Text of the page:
For the third month in a row, virus rates in Ireland are up, with more than one in seven emails circulating here carrying a malicious payload. Data for September, compiled by IE Internet, puts the rate of infection at its highest level since the company began recording these figures two years ago.
In total, 15.72pc of Irish email traffic contained a worm or virus last month, up from 13.04pc recorded in August. It also just edges out figures for June 2005, which at the time were the highest-recorded levels of virus infection in Ireland.
Three variants of the Mytob worm occupied the top five most commonly found infections in September. In first place, Mytob.FI accounted for 27.2pc of all malicious emails; second was Mytob.DY with 15pc and fifth was Mytob.FK with 10.23pc. The long-established Netsky.P was in third place with 13.78pc of infections and last month’s most prevalent virus, Zafi.B, dropped to fourth with 10.54pc of the total.
“September seems to be Mytob’s month,” commented Ken O’Driscoll, technical director of IE Internet. “It should be noted that all of these variants originally appeared around July but it took just a little over two months for them to get a foot hold and start attacking Irish businesses.”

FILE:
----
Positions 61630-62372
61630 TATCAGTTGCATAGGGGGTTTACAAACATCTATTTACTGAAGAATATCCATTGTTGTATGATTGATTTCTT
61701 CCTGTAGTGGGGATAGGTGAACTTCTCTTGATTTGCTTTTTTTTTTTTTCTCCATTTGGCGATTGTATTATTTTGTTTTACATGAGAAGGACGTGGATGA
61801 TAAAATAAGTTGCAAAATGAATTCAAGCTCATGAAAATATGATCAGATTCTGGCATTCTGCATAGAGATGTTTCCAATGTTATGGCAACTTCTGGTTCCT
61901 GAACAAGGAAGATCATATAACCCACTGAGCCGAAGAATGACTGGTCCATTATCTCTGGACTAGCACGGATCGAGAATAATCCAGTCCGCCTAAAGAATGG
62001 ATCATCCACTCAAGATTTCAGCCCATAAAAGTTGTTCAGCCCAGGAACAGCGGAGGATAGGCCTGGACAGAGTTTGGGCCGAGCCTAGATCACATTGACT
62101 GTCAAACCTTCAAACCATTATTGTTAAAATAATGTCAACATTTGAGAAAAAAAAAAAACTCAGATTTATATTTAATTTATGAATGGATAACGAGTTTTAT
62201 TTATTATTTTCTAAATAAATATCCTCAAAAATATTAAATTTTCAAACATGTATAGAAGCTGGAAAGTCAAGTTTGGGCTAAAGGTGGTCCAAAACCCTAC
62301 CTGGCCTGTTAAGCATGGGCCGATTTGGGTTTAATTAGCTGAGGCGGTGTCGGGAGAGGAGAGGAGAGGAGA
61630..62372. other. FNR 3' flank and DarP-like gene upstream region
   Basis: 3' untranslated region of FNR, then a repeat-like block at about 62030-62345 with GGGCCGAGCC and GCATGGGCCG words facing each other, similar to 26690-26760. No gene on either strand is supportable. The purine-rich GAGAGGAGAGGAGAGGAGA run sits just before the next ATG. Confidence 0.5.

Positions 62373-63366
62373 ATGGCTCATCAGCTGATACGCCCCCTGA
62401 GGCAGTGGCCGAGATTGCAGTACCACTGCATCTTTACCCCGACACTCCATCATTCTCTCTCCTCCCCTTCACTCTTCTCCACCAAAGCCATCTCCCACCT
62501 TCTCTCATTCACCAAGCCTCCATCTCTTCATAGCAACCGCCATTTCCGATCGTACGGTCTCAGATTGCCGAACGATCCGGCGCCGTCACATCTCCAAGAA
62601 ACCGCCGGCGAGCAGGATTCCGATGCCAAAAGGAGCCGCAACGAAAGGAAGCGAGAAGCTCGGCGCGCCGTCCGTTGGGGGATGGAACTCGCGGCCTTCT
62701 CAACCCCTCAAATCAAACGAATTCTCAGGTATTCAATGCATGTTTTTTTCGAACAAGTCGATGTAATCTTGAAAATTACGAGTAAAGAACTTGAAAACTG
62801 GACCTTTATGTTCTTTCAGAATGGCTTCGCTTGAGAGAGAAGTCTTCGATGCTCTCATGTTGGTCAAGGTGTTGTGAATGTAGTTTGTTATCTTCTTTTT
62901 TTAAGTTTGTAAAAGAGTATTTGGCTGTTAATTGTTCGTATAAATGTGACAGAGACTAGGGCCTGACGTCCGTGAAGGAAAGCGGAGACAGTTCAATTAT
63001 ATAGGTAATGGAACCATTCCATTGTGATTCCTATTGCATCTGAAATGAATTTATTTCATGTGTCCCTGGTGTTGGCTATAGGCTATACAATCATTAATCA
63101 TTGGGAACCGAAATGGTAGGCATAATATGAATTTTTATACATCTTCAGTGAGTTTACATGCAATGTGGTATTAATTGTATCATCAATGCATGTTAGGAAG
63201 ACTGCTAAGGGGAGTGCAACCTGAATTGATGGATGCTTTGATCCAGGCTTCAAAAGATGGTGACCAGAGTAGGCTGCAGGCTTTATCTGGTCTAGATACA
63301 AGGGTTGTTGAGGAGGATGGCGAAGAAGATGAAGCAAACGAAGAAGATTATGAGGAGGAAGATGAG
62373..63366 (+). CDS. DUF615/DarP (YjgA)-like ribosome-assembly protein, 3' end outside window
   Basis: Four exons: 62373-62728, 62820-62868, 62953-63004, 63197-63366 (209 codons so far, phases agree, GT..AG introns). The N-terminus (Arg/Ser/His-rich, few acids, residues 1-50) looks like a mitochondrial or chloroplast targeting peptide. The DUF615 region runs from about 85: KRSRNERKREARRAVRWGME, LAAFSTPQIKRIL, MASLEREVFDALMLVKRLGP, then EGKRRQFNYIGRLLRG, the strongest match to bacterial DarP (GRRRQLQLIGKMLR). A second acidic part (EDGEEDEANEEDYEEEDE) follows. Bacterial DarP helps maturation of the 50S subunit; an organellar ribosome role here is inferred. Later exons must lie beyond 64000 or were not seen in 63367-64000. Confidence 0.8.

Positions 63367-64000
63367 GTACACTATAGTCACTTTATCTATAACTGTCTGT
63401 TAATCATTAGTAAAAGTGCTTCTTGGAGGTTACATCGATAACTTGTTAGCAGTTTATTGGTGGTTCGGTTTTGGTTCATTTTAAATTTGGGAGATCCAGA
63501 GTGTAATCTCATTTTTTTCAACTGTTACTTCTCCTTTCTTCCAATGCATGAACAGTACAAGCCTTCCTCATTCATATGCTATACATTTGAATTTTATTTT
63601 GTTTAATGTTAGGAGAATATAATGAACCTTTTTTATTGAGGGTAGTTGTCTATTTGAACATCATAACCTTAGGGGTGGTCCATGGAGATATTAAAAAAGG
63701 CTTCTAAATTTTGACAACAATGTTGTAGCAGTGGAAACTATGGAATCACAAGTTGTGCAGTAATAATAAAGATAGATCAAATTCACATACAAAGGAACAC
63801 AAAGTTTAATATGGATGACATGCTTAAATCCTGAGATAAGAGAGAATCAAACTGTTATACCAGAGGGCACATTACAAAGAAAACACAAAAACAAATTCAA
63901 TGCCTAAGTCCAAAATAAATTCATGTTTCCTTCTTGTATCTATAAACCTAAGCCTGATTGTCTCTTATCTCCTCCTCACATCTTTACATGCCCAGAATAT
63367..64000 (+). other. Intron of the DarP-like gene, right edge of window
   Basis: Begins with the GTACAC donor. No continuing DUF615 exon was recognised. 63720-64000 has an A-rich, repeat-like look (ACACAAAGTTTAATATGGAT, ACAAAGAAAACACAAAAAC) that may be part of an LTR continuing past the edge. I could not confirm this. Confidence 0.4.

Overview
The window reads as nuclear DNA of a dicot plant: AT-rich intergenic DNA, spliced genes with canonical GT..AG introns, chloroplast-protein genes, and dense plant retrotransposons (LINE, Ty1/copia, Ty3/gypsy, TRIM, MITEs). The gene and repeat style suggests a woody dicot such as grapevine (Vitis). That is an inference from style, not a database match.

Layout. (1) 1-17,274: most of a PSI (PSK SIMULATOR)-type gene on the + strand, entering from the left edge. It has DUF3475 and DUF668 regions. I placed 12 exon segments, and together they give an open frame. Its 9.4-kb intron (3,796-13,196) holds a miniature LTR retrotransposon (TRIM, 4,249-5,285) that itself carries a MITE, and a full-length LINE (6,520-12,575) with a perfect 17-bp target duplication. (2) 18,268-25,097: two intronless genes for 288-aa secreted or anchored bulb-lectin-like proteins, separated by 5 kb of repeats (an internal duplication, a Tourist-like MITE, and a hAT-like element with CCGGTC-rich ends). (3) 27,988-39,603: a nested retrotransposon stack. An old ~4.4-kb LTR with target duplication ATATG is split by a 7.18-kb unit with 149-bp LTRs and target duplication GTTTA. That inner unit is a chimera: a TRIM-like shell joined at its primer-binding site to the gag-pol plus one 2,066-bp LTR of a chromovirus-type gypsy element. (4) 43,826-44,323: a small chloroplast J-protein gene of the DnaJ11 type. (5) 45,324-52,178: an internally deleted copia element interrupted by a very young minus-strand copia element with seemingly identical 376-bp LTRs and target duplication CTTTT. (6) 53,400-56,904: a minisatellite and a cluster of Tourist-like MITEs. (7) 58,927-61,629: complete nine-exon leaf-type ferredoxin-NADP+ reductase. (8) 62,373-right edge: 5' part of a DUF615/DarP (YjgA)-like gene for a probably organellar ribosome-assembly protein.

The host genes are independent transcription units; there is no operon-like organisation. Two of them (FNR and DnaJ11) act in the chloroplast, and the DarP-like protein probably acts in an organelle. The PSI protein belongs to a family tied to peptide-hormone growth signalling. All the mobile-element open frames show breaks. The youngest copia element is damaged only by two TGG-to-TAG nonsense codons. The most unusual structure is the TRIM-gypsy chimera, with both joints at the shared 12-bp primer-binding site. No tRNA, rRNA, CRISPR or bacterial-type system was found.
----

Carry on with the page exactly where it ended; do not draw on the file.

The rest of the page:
He drew comparisons between the well-established viruses Netsky.P and Zafi.B, which are both well written. “They converted their foot hold situation of over a year ago into a long-term occupation. It’s still early days but my bet is that the Mytobs are here to stay.”
By contrast, the Mytobs are not as clever, O’Driscoll said. They are simply a standard mass-mailing worm type, found in emails that for example pose as a request from your internet service provider to change your password. “The fact that the infection ratio is up means that more viruses are trying to attack Irish businesses so the instances of Zafi.B may not have actually decreased – just decreased in proportion to overall infection ratio.”
Spam levels rose again during September, up to 43.83pc from August’s total of 38.32pc. For the second month running, the US was below the 50pc threshold with 46.70pc, followed by South Korea with 8.02pc.
“Spam is slowly creeping up and this may be in relation to the number of open relays or BotNets caused by the increase in viruses,” O’Driscoll suggested. “America is gradually dropping the percentage of spam it’s sending out but there is still an exponential difference between it and its nearest competitor – South Korea. And considering that South Korea has put broadband into every citizen’s home, that’s saying something.”
By Gordon Smith